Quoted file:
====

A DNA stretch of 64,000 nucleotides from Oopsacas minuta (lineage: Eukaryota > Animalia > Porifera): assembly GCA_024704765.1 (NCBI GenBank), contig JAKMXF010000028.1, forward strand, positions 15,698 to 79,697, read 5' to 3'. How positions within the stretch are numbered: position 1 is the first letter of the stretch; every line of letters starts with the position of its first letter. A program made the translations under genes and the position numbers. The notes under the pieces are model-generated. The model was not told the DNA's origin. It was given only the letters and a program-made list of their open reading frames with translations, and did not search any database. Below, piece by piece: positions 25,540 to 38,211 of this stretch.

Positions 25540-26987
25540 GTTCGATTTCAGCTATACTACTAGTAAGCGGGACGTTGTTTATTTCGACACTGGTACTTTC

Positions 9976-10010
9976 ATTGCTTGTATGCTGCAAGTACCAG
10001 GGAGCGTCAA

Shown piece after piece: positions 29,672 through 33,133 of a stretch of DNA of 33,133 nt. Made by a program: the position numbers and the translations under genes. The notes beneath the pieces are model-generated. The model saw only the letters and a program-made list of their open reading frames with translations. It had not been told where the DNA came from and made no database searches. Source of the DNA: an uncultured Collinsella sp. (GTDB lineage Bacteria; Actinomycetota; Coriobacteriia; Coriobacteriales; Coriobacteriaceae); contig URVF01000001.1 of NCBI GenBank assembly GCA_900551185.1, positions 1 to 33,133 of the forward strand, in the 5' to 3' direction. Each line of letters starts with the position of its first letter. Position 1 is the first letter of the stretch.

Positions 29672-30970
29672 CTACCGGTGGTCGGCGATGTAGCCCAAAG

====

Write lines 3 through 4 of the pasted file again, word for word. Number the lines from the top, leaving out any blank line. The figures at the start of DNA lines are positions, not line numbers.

25540 GTTCGATTTCAGCTATACTACTAGTAAGCGGGACGTTGTTTATTTCGACACTGGTACTTTC

Positions 9976-10010